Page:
These are large drawings by Anthony Goicolea, in which he uses semi-opaque mylar overlays to soften and obscure his otherwise strident mark-making. I think I know now how he came upon this imagery.

Tuesday, February 9, 2010

Dessa Digression

If there is a hip-hop equivalent to the street artist Swoon, it is Dessa. She just released the amazing CD "A Badly Broken Code," and is being made a momentary big deal of because she is a white female who raps. White females do a lot of shit, brother.

I like this recent tweet of hers almost as much as I like her lyricising:

"The fan in my laptop turned on and I earnestly believed the noise was coming from my head. Now somewhat alarmed by my lack of concern."

Monday, February 8, 2010

Line, Pt. 7

Actual cat (left)
Line sketch of cat (above)

This is accomplished by ignoring the plaintive looks from the cat and focusing instead on its contours.

Sunday, February 7, 2010

Line, Pt. 6

What we see as line is actually edge:

We use line to interpret things, even though "lines" as we perceive them do not really exist in nature. This is a revelation when ordinary people decide to do the extraordinary and draw what they see. The result is actually an attempt to trace the edges of things. People who draw, if they stick with it, will begin to develop a quality of line that better describes those edges and how they reflect light, plunge into shadow, soften or corrupt contours, etc. 

Saturday, February 6, 2010

Line, Pt. 5

The Swiss artist Paul Klee defined line as "a dot out for a walk."

Paul Klee,
"They're Biting," 1920,
drawing and oil
on paper,
31.1 x 23.5 cm.

Seriously, go get a dictionary and look up "line" (n.) as it applies to drawing. The definition doesn't begin to describe mark-making and its possible dimensions. Webster's New World College Dictionary, Fourth Edition, provides 36 definitions for line as a noun, but only one comes close: "...a very thin, threadlike mark; specif., a long, thin mark made by a pencil, pen, chalk, etc." Klee's definition is much more accurate.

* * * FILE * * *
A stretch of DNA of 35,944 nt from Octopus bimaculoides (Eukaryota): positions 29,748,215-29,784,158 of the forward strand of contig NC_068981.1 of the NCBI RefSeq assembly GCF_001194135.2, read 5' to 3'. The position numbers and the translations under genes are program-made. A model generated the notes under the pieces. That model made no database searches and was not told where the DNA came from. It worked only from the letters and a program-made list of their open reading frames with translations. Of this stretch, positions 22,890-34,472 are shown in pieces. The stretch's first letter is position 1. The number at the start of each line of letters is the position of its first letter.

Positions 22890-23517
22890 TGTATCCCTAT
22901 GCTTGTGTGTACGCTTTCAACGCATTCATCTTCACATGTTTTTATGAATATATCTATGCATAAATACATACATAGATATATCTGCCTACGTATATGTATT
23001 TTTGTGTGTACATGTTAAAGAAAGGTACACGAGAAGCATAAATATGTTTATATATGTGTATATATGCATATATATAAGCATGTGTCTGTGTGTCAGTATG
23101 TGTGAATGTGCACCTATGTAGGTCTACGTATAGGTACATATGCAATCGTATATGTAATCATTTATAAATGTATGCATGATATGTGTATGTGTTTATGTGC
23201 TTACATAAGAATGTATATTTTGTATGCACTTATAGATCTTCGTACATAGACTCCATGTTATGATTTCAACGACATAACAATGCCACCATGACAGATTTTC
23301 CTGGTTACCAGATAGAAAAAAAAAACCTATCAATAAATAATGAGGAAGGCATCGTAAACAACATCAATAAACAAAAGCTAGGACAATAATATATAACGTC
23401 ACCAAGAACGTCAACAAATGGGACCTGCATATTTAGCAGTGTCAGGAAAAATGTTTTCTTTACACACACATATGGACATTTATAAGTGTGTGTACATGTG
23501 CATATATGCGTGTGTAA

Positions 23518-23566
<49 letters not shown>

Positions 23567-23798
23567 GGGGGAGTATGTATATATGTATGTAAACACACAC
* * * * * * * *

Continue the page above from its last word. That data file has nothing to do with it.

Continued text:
Still more about line tomorrow...

Friday, February 5, 2010

Flying Thing

Pencil and oil stick with turpentine on bristol. 
Because I had one in my sketchbook.

Thursday, February 4, 2010

Drawing Flies

The origin of these drawings is almost unknown.  They arrived this morning in my e-mailbox from a friend, who credits them only to her ADHD. I think they are utterly amazing.

Wednesday, February 3, 2010

Line, Pt. 4

Detail of large drawing, oil and graphite on paper by Jenny Saville

More than any other element of a drawing, the quality of its line has the ability to simplify forms, distort perspective, add rhythm, define and emphasize shapes, focus the eye, deceive it, add spontaneity, create atmosphere, decorate and describe.

Tuesday, February 2, 2010

Line, Pt. 3

In skiing, there is a concept called the "fall line" that is described as the natural line of descent between two points on a slope. If you have ever been out on a mountain with a slippery implement beneath you (skis or a snowboard or even one of those plastic discs,) the fall line is something you can actually feel. You want to throw yourself into your sight line with all your weight and just enjoy the ride.

To me, that is drawing. Finding the line is like surrendering to gravity. And once you find it, you have to commit to it, or suffer the consequences.

John Singer Sargent, "At the Forge," about 1911, charcoal on paper.

When you approach a representational drawing, whether or not you are using a live model, try to find the fall line and begin there. In the above example by Sargent, it is easy to see it -- it is the line that begins at the model's left wrist and travels down to his left hip. 

Monday, February 1, 2010

Line Pt. 2:

Line is probably most commonly understood in terms of contour, or, the outline of a shape. Most lessons in drawing start there. Students are told to take up their pencils, look at an object, and trace its outline in space onto a piece of paper. It's an adequate way to begin drawing. More than that, it's an excellent way to begin seeing.

My own first-year college attempt at drawing a live model in pencil.

Most of these first efforts are characterized by a quality of line that shows little confidence. My brother, a geologist, only took up drawing this year.